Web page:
Separatists in Ukraine don’t back off. Why should they?

donetsk militiaSo, the leadership of the Western countries, concerned over the situation in eastern Ukraine found the common language with the ever defiant Kremlin. On Thursday the parties to the Geneva talks agreed on key points to resolve the impasse and restore piece in beleaguered Ukraine.

Russia certainly complied. On paper. Since the agreement did not involve partially or full removing Russian troops from the Russo-Ukrainian border – which by now reportedly amount to 80,000 servicemen – it is not bound by any commitment to physically demonstrate that it is in fact de-escalating the deteriorating situation.

In a nutshell, the talks concluded with the agreement that Russia, being in a position to influence separatist groups in Ukraine, must convince or rather facilitate withdrawal of Russian separatists from the occupied government buildings in several cities in eastern Ukraine.

The problem is that the separatist authorities which preside over the fate of the districts where the Kyiv government is undermined are not in formal vertical subordination to Moscow, but rather act “independently” of the Russian government. This is the most fundamental issue at stake which Washington fails to see. President Putin has made sure that there aren’t too much of a talk of unification with Russia, but there is an overwhelming conversation about these separatist entities declaring their own independent states.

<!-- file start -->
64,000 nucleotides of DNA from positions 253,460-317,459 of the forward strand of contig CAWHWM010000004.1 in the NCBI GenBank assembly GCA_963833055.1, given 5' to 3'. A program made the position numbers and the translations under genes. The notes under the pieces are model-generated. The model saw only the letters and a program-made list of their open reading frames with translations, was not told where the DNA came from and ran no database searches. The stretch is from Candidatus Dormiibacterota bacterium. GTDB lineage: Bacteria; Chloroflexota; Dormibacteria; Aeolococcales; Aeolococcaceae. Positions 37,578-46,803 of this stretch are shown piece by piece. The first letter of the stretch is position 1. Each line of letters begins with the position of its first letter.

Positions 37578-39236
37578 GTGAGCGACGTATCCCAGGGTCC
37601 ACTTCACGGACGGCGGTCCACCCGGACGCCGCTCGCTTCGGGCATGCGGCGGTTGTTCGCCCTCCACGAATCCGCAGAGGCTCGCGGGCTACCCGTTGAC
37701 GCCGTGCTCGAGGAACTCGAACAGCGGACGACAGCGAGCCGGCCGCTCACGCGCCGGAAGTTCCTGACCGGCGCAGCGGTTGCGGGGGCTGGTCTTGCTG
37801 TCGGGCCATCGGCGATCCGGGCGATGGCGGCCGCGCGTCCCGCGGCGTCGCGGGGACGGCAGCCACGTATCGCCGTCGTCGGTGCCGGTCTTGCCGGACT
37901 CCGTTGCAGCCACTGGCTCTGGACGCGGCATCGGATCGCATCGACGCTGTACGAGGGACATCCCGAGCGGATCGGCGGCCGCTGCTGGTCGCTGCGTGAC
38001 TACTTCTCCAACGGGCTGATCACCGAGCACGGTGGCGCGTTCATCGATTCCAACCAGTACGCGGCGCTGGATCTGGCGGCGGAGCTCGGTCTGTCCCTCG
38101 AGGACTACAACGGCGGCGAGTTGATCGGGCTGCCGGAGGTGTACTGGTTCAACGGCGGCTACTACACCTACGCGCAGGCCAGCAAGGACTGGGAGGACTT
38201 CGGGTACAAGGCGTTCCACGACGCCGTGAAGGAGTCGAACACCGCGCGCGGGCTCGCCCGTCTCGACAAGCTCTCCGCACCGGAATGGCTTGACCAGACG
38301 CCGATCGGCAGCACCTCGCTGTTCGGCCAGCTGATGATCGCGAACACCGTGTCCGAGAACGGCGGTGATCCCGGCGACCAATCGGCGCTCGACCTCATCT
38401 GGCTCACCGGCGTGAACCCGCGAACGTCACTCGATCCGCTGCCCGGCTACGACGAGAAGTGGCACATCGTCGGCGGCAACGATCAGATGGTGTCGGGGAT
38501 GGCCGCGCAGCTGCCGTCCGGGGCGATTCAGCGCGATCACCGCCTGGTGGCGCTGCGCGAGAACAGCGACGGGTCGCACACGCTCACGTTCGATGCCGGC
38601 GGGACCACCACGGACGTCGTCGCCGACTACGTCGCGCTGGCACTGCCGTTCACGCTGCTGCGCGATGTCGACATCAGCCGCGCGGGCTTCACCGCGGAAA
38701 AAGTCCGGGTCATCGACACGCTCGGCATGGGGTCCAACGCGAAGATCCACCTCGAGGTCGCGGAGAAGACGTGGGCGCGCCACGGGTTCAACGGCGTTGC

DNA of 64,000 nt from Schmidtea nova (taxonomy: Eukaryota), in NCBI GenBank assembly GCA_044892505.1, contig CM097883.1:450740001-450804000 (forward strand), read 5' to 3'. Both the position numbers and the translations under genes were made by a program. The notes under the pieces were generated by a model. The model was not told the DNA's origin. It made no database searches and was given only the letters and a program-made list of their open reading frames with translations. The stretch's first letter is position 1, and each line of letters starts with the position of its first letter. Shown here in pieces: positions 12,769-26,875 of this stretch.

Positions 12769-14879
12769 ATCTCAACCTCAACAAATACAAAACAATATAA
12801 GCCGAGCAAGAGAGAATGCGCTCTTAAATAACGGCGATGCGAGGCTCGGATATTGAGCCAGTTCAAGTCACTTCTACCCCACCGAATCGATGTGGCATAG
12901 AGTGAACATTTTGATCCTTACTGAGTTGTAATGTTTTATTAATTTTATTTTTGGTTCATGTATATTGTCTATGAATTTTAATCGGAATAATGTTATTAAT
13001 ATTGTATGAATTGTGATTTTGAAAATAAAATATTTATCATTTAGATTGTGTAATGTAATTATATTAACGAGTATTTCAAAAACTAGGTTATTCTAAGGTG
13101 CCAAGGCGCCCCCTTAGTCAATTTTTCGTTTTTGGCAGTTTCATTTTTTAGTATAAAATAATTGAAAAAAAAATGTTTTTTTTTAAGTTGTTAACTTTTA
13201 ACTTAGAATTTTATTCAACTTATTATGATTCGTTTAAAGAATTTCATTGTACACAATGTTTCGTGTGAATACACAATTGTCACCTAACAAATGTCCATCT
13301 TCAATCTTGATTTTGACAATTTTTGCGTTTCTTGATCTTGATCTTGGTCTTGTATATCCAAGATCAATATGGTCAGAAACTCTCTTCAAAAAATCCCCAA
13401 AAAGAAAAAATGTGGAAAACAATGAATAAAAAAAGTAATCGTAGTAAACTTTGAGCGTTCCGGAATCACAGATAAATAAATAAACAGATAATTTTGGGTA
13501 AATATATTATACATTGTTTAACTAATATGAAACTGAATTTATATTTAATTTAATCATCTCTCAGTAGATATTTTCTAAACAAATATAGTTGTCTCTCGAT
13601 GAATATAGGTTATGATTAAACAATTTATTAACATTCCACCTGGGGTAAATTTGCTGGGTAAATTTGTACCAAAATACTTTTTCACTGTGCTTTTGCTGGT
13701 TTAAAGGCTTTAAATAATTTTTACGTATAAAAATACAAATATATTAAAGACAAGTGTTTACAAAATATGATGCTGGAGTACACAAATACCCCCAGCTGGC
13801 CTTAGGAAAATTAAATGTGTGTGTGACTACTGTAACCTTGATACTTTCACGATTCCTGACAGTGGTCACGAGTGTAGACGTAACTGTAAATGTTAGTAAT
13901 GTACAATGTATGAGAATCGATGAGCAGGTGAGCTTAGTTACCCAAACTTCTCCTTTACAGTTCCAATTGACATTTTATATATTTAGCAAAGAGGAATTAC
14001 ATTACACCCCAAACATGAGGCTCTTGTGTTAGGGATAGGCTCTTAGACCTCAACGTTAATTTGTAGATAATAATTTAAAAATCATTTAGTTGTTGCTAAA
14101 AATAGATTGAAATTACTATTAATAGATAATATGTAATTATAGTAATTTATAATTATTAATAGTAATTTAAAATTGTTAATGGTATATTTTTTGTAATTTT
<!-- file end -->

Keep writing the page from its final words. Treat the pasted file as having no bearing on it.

The fact of the matter is that Kremlin learns fast from its mistakes. Whereas the invasion and annexation of Crimea caused an outrage from the international community, the de-facto annexation of eastern Ukrainian districts must follow a different scenario. And what better to assure the legality of the partition of Ukraine than the principle of self-determination?

Russia is unlikely to stop the momentum of the separatist movements in Ukraine in the foreseeable future and the West is likely to continue its efforts to impose hardships on the Russian economy. The reality is that Ukraine happens to be a key strategic component of Russia’s policy vis-a-vis the United States and its NATO allies in Europe. With its industrial capacity, military-industrial complex and energy transit routes, not only will Moscow lose what it had possessed for decades, but it’ll award the valuable advantage to its opponents. That’s why Vladimir Putin is eager to go the whole nine yards to ensure Ukraine stays in Moscow’s orbit, be it willingly or by force.

The only conceivable way Russia will accede to demands of the United States – and by a long extent of the international community – is when or if it faces similar threats to its sovereignty by its own club of separatists on par with its devastating economy, provided that the oil prices go down and newer sanctions are imposed on Moscow.

Russia had already fought separatists within its borders, most notable and incessant of them being in Chechnya. The difference is that Russia was not under sanctions and in fact, had been receiving aid from the West, and most notably, the international community was supportive of Kremlin’s fight against Islamist radicals in the troubled North Caucasus. Will it now be as supportive?

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